In Wisdom Walk Sage Bennet asks, “How would our lives be different if we surrendered to prayer five times a day as the Muslims do? Islam reminds us to cultivate a life of prayer. Prayer is a way of remembering that we are connected to an infinite presence—call this God, Allah, compassion, or love…. We can renew ourselves throughout the day with fresh waters of the spirit; prayers washes away the rust and grit of daily life that can harden the heart” (50).
Prayers are generally directed toward a deity, goddess, or object of worship. Some times prayers are petitions directed toward some higher power, but prayers can also be vehicles for gratitude for the many good things in our lives. There are prayers of praise, confession, contemplation and intersession. As Unitarian Universalists many of us have given up or not developed a life of prayer because our personal creed doesn’t allow for any one or any thing for prayer to be directed to. In addition, as Bennet says, “the prospect of surrender conjures up images of defeat, giving up, relinquishing our power” (53). In general, we don’t like the thought of surrendering to any body or any thing. Yet it is possible to direct our prayful thoughts not to some external being but to our own inner or higher self, that deepest part of our being that can life us up beyond our mundane thoughts and actions.
Islam and many other traditions rely on prescribed prayers. The Quran beginsIn the name of Allah, Most Gracious, Most Merciful Praise be to Allah, the Cherisher and Sustainer of the Worlds; Most Gracious, Most Merciful; You do we worship, and Your aid do we seek. Show us the straight way. The way of those on whom You have bestowed Your Grace, those whose portion is not wrath, and who do not do astray.
Other traditions leave room from spontaneous prayers. If you decide to engage in this spiritual exercise you can chose to use a prescribed prayer, a spontaneous prayer or some combination of prescribed and spontaneous prayer. You might want to incorporate prayers from several different traditions.
To make this exercise work you need to carve out time in your life to pray. It is helpful to choose the time or times you’re going to pray. Perhaps you’ll plan on praying once a day, first thing in the morning, before a meal, as a break in the late afternoon, before or after dinner or before retiring for the night. Like the Muslims you may chose to pray multiple times a day. Short prayers at specific points in your life will help you create a structure for your prayer experience.
You can pray silently or out loud. You might chant or sing prayers or hymns from your past or from a tradition you find inspiring. You can pray alone or with others. You might want to ask your partner or other family members to join you during your prayer session. Regardless of how you pray, leave yourself some quiet time at the end of your prayer session.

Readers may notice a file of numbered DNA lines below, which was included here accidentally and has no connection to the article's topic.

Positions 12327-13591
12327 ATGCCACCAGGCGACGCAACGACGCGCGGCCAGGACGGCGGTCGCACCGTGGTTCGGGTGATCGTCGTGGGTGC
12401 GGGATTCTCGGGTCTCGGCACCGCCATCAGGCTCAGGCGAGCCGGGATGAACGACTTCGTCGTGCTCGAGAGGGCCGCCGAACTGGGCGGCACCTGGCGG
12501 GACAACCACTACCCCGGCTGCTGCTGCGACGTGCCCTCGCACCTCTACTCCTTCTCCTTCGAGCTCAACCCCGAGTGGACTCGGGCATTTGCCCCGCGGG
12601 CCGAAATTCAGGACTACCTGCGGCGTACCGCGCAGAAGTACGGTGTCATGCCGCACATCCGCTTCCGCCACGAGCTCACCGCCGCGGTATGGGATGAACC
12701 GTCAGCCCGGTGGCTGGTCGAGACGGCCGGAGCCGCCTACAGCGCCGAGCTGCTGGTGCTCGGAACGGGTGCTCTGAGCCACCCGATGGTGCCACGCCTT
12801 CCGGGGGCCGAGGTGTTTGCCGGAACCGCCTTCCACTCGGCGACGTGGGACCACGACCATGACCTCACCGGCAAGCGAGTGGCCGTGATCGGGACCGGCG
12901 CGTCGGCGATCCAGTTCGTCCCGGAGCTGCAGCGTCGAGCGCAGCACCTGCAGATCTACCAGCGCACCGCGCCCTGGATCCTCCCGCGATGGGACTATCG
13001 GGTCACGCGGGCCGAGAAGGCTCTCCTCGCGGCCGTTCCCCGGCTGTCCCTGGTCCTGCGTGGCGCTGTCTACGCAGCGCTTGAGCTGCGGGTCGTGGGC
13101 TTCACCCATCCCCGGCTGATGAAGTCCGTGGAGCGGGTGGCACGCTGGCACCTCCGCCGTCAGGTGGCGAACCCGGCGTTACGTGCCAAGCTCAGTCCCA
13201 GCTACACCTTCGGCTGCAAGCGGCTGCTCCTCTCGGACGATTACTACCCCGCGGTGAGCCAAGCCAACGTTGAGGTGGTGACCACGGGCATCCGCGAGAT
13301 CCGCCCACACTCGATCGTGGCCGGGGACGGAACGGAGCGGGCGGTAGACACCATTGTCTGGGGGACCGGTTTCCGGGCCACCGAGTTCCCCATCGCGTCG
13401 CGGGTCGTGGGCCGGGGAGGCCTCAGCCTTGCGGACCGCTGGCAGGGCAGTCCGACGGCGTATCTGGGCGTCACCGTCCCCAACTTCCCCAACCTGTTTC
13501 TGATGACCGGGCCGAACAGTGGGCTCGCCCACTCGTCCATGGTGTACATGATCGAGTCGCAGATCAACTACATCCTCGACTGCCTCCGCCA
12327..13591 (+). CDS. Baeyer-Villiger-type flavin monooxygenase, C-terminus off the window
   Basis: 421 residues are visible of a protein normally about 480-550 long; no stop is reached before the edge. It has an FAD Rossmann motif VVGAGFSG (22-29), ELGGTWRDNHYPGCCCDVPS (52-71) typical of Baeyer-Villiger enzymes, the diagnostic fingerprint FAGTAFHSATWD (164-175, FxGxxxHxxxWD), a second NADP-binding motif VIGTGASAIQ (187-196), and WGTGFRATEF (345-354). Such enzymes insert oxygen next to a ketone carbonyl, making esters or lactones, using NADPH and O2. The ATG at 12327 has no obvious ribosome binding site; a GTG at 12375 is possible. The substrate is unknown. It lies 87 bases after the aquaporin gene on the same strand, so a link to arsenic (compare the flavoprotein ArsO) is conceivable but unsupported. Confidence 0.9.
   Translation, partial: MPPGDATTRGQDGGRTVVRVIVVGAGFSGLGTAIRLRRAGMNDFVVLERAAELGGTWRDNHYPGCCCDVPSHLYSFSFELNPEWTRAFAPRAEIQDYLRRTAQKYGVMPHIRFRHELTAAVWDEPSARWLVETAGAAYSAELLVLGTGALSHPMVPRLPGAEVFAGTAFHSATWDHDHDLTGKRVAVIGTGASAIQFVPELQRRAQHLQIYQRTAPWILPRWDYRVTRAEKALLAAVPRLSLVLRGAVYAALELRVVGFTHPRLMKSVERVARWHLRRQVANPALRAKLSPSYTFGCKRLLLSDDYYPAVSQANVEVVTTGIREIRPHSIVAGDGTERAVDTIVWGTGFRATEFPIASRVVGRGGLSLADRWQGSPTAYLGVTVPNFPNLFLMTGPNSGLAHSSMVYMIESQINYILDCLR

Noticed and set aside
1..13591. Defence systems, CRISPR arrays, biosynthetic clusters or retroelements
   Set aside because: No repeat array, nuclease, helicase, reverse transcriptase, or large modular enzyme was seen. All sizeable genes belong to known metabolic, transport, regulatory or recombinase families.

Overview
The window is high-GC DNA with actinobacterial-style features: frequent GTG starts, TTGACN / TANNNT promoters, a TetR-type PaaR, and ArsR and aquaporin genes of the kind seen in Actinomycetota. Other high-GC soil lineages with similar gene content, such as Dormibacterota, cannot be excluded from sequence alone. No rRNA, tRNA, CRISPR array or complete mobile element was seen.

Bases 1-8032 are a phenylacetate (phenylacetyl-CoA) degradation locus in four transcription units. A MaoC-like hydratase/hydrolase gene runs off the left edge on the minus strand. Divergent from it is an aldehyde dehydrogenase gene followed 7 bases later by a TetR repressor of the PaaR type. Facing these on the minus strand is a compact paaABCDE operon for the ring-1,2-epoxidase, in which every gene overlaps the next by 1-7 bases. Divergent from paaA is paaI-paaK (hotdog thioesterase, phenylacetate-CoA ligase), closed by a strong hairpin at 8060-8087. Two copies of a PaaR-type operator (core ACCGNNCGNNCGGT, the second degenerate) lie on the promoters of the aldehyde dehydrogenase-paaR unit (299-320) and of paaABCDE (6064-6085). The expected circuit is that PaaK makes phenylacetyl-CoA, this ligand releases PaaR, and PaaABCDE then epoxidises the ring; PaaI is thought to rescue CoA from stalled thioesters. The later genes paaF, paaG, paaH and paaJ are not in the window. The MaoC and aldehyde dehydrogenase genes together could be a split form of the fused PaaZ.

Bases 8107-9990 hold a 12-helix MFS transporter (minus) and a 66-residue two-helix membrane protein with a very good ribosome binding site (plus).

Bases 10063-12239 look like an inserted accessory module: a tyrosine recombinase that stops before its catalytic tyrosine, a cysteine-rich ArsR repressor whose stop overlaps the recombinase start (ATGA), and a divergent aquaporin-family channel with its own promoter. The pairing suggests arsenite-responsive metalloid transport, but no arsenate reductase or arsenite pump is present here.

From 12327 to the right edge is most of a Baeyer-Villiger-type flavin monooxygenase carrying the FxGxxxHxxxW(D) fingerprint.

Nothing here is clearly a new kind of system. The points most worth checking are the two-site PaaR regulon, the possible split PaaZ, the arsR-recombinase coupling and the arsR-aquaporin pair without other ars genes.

It is also helpful to have a specific place to pray. Muslims use a prayer rug to define sacred space for their prayers. They also have a pre-prayer ritual of taking off their shoes, washing their arms, head, face, and feet. You might also want to choose one or more specific places to pray. You might also want to develop a ritual for beginning your prayers. Lighting a candle, putting on or taking off specific articles of clothing (shoes, a light shawl, a special necklace or bracelet, etc.), playing specific music, calling the directions, or another similar activity might help you get into the appropriate frame of mind for prayer.
Although they might pray in other ways, for Muslims the movements of Salat is the most important form of prayer. Each phrase of this prayer is accompanied by specific bodily movements. If you want to experiment with this form of prayer, there are sites on the internet that can teach you the movements. “How to Pray like a Muslim” (http://www.quran.org/salathow.htm) is one such site. Sufis dance their prayers. You might also want to experiment with incorporating movement into your prayers. Perhaps you will decide to pray during your daily walk or run or swim or while you’re cooking or cleaning up. You might want to dance, whirl or add hand movements to your prayers.
You might use prayer beads to structure your prayers. Both Catholic and Buddhist traditions use strung beads to bring a tactile involvement to their prayers. In the book Everyday Spiritual Practice Erik Walker Wikstrom suggests creating your own set of prayer beads. You can use any commonly available beads of different sizes and types to construct a personalized set of prayer beads. Again a Google search on “prayer beads” will bring up a myriad of sites for either making or buying a set.
One of Sage’s ideas is to create a portable prayer collection. She suggest that you collect favorite prayers from your childhood, prayers from other traditions you’ve encountered throughout your life, even your own personal prayers. Keeping these different prayers together in a notebook, or pouch, or other container might help you as you begin to experience your own submission to prayer.
Have you attempted to add some sort of prayer experience to your life? How did it go? Were you comforted or uncomfortable with prayer? Let us know in the comments.